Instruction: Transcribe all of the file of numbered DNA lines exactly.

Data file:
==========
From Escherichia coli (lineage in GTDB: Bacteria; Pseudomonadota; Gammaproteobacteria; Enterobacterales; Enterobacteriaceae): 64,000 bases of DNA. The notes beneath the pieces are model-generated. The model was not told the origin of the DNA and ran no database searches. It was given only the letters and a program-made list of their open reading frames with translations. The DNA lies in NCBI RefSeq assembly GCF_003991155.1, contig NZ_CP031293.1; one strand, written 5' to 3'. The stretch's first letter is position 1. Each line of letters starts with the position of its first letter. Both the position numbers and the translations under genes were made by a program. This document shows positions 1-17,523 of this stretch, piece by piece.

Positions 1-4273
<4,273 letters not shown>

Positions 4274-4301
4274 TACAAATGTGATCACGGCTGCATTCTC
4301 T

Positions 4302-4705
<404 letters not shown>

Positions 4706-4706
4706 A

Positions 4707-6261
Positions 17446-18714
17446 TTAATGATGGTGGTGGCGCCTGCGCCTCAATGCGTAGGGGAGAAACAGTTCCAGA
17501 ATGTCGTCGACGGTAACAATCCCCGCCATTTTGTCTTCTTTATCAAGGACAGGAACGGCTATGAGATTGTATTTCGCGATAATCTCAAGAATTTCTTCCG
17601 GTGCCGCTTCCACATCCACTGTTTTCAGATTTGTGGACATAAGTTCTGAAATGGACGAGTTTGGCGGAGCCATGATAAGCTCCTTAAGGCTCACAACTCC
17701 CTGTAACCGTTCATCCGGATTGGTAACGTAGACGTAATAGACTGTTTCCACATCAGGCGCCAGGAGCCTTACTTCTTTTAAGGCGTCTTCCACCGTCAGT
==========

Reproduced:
From Escherichia coli (lineage in GTDB: Bacteria; Pseudomonadota; Gammaproteobacteria; Enterobacterales; Enterobacteriaceae): 64,000 bases of DNA. The notes beneath the pieces are model-generated. The model was not told the origin of the DNA and ran no database searches. It was given only the letters and a program-made list of their open reading frames with translations. The DNA lies in NCBI RefSeq assembly GCF_003991155.1, contig NZ_CP031293.1; one strand, written 5' to 3'. The stretch's first letter is position 1. Each line of letters starts with the position of its first letter. Both the position numbers and the translations under genes were made by a program. This document shows positions 1-17,523 of this stretch, piece by piece.

Positions 1-4273
<4,273 letters not shown>

Positions 4274-4301
4274 TACAAATGTGATCACGGCTGCATTCTC
4301 T

Positions 4302-4705
<404 letters not shown>

Positions 4706-4706
4706 A

Positions 4707-6261
Positions 17446-18714
17446 TTAATGATGGTGGTGGCGCCTGCGCCTCAATGCGTAGGGGAGAAACAGTTCCAGA
17501 ATGTCGTCGACGGTAACAATCCCCGCCATTTTGTCTTCTTTATCAAGGACAGGAACGGCTATGAGATTGTATTTCGCGATAATCTCAAGAATTTCTTCCG
17601 GTGCCGCTTCCACATCCACTGTTTTCAGATTTGTGGACATAAGTTCTGAAATGGACGAGTTTGGCGGAGCCATGATAAGCTCCTTAAGGCTCACAACTCC
17701 CTGTAACCGTTCATCCGGATTGGTAACGTAGACGTAATAGACTGTTTCCACATCAGGCGCCAGGAGCCTTACTTCTTTTAAGGCGTCTTCCACCGTCAGT